That's dangerous. We have so much to learn about the value of silence, the value of daily life and contentment. I struggle to be content here in Dallas, so these are things to take in myself. It's an odd thing - place and location. Your life does change with the place you live in, but the place doesn't CONTROL your contentment or happiness. I need to be reminded of the simple beauty of life with people. 

As Olsen says, " Those who have returned from Emmaus and understand that God doesn't only meet us on the road. Theirs is the God who said, ' I will make my dwelling among them and walk among them.' A God who travels. And a God who dwells. A God who has made the whole world his holy land because he has made his people a holy people." 


Pharmgirl said...

Catholic church in Dallas:

I went there for Easter last year and it was really moving. It's a more modern looking church than Holy Name, but the orthodoxy is the same.

Kaycee said...

I love history and always feel more connected to people who lived long ago when I stand where they stood or visit places that were important to them. I've been doing some genealogy work recently and love to see the places where my ancestors raised their families.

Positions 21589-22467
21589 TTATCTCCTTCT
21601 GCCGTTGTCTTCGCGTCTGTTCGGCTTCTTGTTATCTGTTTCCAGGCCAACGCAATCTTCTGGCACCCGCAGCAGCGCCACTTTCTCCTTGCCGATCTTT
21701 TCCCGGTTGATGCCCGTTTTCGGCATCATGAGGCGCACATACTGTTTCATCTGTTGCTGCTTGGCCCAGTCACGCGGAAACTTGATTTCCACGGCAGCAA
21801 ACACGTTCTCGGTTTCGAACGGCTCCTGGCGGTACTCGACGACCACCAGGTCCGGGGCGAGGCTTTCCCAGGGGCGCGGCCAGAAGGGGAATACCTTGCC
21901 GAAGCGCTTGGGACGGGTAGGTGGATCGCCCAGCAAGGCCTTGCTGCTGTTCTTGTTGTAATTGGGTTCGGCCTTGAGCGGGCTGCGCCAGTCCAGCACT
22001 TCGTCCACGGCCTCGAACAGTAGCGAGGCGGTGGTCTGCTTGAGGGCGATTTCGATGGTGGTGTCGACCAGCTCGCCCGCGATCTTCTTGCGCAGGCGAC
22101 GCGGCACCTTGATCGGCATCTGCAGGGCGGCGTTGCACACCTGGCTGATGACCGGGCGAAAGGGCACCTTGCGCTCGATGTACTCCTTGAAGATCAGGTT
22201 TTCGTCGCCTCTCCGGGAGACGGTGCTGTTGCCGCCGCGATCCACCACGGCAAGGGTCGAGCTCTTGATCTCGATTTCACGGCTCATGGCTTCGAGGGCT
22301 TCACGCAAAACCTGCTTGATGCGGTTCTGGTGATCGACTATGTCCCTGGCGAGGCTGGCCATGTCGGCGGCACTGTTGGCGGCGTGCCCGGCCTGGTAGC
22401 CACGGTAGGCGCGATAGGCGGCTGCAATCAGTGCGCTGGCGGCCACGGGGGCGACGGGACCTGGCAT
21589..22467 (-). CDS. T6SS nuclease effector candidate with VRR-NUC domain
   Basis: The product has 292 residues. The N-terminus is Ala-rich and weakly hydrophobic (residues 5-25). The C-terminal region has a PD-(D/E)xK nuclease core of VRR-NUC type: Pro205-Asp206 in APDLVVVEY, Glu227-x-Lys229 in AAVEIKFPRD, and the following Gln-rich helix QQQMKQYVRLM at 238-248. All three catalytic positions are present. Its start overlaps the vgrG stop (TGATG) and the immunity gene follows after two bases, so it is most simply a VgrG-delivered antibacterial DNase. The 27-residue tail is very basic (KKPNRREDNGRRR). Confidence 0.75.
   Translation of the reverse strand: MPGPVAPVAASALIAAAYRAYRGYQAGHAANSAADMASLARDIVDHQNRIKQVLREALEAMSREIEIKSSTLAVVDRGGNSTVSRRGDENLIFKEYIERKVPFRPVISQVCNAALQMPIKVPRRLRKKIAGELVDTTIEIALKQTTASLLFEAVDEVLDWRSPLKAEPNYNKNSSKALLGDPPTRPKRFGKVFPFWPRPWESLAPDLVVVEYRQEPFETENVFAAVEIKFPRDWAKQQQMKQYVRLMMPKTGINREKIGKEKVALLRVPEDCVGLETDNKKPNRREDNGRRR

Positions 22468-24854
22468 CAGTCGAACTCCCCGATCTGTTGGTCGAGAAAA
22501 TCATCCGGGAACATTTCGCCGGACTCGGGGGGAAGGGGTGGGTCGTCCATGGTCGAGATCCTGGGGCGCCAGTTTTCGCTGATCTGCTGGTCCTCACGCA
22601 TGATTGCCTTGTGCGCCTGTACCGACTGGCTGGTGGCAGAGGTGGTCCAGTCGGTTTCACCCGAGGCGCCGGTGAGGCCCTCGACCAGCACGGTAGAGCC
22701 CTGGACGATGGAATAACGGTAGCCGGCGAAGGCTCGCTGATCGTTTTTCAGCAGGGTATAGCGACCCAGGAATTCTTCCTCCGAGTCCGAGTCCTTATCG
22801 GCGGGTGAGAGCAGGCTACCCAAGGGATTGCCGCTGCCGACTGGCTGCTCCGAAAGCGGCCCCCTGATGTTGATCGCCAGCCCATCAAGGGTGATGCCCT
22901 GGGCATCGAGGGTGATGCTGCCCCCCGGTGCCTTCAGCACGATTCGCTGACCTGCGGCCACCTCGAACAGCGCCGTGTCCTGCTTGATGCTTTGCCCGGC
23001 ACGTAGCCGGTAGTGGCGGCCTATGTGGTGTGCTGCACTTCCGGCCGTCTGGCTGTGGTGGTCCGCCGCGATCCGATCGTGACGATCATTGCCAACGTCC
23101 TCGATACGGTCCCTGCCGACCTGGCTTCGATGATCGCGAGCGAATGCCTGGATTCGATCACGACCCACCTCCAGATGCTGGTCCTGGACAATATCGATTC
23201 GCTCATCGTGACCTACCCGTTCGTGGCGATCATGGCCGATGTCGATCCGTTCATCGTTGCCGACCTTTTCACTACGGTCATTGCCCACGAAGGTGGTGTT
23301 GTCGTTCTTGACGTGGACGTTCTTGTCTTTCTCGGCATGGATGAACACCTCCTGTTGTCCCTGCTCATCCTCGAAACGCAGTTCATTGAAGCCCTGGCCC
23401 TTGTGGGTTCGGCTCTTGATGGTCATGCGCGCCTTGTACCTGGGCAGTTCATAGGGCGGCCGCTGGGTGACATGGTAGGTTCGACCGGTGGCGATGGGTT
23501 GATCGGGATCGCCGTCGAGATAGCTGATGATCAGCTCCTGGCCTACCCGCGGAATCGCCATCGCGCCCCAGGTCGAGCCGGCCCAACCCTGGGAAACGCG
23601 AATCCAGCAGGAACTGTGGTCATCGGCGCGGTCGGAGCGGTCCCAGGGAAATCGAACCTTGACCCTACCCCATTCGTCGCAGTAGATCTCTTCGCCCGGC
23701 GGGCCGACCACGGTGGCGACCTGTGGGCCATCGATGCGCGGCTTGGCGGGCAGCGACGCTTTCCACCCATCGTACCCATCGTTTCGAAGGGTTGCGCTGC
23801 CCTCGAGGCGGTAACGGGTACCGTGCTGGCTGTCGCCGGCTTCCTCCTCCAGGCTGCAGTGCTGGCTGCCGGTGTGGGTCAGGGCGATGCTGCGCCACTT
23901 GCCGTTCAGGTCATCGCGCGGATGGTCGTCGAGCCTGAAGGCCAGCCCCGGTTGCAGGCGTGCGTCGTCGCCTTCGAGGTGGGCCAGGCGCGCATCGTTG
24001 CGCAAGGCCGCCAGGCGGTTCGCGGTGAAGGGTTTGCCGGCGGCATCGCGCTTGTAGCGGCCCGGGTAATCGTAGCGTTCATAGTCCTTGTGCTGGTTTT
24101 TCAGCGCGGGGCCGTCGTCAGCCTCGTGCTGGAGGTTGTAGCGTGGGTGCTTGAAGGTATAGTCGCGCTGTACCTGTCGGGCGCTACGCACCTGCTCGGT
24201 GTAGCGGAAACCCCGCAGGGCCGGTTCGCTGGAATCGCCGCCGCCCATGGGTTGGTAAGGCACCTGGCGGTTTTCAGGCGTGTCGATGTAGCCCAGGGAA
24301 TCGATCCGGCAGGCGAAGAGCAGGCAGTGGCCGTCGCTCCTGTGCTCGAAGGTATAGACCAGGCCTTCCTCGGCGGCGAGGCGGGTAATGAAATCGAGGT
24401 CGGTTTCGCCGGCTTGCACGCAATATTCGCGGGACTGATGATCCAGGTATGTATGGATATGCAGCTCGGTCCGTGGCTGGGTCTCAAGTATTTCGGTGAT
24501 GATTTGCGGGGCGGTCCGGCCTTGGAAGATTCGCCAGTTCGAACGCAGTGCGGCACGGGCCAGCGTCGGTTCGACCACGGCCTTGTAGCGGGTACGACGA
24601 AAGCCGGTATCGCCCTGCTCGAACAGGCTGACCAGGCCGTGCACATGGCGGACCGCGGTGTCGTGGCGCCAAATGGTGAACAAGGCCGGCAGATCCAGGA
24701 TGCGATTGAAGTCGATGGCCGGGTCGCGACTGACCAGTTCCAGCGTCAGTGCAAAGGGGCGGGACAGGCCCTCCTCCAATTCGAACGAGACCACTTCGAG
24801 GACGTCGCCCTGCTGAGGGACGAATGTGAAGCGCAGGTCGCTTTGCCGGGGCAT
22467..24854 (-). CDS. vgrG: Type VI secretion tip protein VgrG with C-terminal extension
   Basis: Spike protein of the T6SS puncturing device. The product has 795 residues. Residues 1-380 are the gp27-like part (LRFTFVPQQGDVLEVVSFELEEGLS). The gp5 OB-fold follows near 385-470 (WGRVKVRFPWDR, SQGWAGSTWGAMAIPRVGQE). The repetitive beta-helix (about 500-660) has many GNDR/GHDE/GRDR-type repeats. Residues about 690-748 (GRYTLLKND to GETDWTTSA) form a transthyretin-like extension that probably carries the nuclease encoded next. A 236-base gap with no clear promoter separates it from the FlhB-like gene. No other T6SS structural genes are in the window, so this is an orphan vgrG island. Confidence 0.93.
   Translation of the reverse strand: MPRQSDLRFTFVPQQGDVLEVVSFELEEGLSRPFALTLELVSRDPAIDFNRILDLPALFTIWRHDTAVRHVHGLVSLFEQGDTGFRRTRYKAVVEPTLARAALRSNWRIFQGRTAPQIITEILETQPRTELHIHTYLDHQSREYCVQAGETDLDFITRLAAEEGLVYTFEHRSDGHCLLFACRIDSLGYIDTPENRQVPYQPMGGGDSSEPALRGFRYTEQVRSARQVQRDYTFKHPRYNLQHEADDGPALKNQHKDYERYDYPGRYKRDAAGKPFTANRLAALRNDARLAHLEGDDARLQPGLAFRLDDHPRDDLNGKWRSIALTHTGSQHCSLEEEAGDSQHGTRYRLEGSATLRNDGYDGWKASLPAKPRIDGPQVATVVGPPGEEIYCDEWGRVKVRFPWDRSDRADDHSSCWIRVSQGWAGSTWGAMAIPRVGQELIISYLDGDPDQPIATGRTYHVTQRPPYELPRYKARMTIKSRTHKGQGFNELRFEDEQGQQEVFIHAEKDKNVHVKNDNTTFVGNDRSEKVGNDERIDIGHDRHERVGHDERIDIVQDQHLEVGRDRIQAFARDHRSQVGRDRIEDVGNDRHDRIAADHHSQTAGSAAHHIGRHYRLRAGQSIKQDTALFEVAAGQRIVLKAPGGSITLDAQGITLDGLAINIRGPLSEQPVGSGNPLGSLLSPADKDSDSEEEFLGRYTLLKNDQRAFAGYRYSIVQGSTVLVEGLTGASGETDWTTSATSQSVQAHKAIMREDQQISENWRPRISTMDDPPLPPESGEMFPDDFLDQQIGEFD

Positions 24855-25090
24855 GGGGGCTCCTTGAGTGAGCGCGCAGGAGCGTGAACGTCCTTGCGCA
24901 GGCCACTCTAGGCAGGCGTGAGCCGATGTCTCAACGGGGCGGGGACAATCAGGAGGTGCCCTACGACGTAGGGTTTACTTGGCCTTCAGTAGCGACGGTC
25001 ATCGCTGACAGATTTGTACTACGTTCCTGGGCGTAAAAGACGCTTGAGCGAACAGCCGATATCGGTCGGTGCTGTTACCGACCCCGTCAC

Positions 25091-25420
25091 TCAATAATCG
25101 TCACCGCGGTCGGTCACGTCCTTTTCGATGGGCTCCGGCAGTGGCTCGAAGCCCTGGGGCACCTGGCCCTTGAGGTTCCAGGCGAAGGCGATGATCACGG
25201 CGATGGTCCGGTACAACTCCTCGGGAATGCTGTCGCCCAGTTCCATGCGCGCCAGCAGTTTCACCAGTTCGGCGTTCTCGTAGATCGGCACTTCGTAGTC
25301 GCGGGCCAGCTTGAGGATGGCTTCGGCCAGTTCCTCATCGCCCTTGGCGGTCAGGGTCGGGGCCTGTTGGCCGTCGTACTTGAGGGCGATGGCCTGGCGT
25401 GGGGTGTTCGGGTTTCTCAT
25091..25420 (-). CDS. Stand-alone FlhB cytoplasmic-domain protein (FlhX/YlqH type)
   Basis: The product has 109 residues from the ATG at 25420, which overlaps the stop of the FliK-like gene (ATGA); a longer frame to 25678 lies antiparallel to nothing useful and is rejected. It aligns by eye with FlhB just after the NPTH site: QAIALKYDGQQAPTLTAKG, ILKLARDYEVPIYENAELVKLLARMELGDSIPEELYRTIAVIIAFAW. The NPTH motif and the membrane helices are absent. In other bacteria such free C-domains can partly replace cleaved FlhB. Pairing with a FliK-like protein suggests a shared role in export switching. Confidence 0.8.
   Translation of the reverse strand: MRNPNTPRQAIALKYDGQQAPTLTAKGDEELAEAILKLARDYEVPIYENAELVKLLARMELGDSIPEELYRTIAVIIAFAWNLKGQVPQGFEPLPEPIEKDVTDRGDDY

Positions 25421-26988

Beautiful architecture also fills me with a sense of awe and wonder.

I do think you are right though. In our commercial culture people's expectations are unrealistic in a lot of circumstances, not just in relation to faith. I think that most of us are chasing some sort of unattainable "high" so I can see how that would relate to pilgrimages and the like.

I struggle with finding peace in the small things myself.

Mason said...

Kacie I really enjoyed this post.
The whole Protestant aversion to seeing physical space as sacred or some spaces as different from others was drilled into me pretty hard, but honestly I no longer think it is a biblical attitude.

The underlying issue seems to be the dualism that has crept into so many elements of the church’s theology. If it is the immaterial, the ‘spiritual’ alone, which truly matters in the end, then it makes little sense to ascribe special worth to physical locations.

If on the other hand there is inherent value in creation, if God’s saving plan encompasses all he made and not only souls, and if the end-point of that plan is a renewed heavens and earth not some disembodied bliss, then there is reason to see the world around us with new eyes.

This can be taken too far of course, with the search for the next spiritual high as you describe, but if we approach it maturely then I think it becomes clear why high-church services or natural wonders can make us feel connected to God in a way that the typical off white box with a pulpit approach of Protestantism often fails to.

Kacie said...

Yeah... I read a blog called Conversion Diary that is written by a very intelligent and wise Catholic woman. She talked about having a prayer room/area/closet in her home that created a SPACE to go and pray. I think that while it's true that the Holy Spirit is present with us everywhere, creating a space helps US get our minds focused and be intentional.